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16 Seniors to Join Peace Corps; Project Tanganyika Needs Funds

By Michael S. Lottman

At least 16 graduating seniors will join Peace Corps programs all over the world this summer. According to Michael Shinagel, Peace Corps advisor, the total from the College may eventually. 20, and additional participants from the graduate schools will make Harvard one of the nation's biggest suppliers of volunteers.

Seven members of the Class of '61 are currently in the Peace Corps. In all, 14 of the volunteers who joined the Corps in its first year had had connections with Harvard as undergraduates, dating back as far as the Class of '57. Three of the 14 had graduated magna cum laude.

Four seniors--Peter G. Gesell, R. Talbot Page. Benjamin H. Thomas, and James P. Martin--will go to Ethiopia, where 200 mathematics and English teachers are needed. Shinagel said that late applications may increase the Ethiopian contingent to five or six.

Three graduates will work on community development projects in Latin America and South America, and two or three--including John Jeppson III and Robert N. Cable, Jr.--will do the same in Peru.

Carl C. Jorgenson has been accepted for the Nepal project, and expects to teach mathematics. Roger C. Wolf will help develop low-cost housing in Tunisia, and Donald K. Emery has been assigned to West Africa.

In addition, James C. Breasted, a 1960 graduate, will be sent to Senegal, where he may serve as a teacher. One volunteer is also expected to go to Sierra Leone. Other assignments are not yet definite.

A send-off dinner for the new members of the Peace Corps and Project Tanganyika will be held Monday night in Quincy House. Several professors interested in the projects have been invited to the affair. Plans may be made for all the volunteers to keep in touch.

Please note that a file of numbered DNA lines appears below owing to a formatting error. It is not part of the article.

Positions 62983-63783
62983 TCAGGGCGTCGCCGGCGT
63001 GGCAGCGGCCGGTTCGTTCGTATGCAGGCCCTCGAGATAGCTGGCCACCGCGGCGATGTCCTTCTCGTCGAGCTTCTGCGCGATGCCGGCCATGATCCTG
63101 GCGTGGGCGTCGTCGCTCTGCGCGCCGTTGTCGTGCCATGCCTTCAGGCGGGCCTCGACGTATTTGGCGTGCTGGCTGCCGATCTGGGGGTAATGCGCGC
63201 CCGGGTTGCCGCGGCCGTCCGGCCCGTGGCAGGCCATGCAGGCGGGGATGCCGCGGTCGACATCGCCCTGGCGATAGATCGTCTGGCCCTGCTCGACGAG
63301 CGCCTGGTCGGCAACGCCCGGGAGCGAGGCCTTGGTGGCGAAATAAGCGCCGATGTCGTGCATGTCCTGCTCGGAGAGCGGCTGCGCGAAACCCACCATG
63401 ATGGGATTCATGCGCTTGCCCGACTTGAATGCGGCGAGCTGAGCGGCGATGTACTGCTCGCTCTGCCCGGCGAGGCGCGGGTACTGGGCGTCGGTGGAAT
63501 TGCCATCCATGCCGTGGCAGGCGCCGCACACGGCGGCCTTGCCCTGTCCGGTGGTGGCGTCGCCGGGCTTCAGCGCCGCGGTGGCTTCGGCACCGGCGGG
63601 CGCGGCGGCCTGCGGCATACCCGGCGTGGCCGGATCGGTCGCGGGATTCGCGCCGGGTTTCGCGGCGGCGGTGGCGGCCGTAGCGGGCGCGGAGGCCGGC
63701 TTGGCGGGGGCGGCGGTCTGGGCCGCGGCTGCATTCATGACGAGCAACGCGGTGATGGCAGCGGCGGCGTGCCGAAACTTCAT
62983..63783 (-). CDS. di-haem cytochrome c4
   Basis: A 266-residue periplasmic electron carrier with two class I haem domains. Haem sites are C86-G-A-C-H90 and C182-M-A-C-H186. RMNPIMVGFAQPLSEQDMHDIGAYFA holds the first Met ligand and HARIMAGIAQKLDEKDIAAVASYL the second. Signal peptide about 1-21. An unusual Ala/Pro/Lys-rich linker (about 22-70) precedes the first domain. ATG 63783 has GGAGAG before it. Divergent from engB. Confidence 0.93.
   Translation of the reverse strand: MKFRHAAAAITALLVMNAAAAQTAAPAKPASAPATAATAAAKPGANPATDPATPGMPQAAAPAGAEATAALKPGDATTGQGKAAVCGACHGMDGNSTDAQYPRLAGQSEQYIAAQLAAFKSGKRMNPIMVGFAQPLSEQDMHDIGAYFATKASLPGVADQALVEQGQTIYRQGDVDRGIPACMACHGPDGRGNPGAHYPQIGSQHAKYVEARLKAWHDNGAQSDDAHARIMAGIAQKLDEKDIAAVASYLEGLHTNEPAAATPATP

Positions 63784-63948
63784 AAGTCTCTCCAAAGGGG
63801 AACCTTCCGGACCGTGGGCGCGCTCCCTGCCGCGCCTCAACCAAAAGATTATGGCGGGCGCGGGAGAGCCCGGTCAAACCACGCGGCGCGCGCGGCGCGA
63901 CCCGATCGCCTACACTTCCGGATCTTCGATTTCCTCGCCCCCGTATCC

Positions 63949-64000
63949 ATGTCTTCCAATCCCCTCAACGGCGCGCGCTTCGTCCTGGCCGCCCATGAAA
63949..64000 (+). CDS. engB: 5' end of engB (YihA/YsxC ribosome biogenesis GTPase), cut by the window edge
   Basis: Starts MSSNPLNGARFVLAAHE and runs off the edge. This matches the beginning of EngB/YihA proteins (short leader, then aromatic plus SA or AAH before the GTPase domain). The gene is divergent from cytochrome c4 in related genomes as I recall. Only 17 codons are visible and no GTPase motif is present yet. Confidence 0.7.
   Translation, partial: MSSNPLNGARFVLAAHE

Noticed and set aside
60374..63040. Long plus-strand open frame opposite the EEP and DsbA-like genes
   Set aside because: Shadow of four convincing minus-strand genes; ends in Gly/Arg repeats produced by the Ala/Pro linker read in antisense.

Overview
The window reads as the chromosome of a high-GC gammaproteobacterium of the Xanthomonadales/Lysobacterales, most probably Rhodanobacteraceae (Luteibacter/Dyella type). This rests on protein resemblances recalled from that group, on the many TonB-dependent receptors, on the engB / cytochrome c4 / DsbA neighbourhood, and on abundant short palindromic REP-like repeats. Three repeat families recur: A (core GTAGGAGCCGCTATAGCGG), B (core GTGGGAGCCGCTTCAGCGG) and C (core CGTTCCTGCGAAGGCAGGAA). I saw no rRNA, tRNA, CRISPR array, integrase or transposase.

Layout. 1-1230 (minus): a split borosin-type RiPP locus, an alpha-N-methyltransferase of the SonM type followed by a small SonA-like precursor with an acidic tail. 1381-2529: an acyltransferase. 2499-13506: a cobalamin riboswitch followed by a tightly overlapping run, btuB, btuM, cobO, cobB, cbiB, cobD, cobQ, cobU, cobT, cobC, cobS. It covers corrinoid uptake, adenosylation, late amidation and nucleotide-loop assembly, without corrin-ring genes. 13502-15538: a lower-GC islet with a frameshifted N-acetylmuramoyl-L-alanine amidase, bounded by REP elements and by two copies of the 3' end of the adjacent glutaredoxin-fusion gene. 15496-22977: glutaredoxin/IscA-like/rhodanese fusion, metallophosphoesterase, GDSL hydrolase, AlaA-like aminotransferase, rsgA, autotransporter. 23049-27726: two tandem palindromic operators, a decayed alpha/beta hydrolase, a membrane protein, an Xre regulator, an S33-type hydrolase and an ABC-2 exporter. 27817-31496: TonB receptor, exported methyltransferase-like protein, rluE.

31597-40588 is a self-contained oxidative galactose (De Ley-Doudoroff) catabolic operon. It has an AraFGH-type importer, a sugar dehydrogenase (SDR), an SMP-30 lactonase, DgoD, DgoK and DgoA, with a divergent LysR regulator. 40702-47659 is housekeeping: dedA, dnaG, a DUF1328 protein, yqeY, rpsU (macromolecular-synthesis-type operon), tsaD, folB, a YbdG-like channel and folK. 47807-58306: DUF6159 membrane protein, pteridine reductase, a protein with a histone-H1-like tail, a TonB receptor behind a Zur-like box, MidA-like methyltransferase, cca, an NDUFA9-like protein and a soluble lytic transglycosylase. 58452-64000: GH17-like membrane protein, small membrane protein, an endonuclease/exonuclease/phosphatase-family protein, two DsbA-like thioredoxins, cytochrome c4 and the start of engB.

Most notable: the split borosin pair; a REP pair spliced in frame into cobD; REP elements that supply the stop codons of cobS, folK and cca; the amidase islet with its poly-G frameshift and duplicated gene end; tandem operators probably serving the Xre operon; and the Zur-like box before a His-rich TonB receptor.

Seven members of the Class of '61 are currently in the Peace Corps. In all, 14 of the volunteers who joined the Corps in its first year had had connections with Harvard as undergraduates, dating back as far as the Class of '57. Three of the 14 had graduated magna cum laude.

Four seniors--Peter G. Gesell, R. Talbot Page. Benjamin H. Thomas, and James P. Martin--will go to Ethiopia, where 200 mathematics and English teachers are needed. Shinagel said that late applications may increase the Ethiopian contingent to five or six.

Three graduates will work on community development projects in Latin America and South America, and two or three--including John Jeppson III and Robert N. Cable, Jr.--will do the same in Peru.

Carl C. Jorgenson has been accepted for the Nepal project, and expects to teach mathematics. Roger C. Wolf will help develop low-cost housing in Tunisia, and Donald K. Emery has been assigned to West Africa.

In addition, James C. Breasted, a 1960 graduate, will be sent to Senegal, where he may serve as a teacher. One volunteer is also expected to go to Sierra Leone. Other assignments are not yet definite.

A send-off dinner for the new members of the Peace Corps and Project Tanganyika will be held Monday night in Quincy House. Several professors interested in the projects have been invited to the affair. Plans may be made for all the volunteers to keep in touch.

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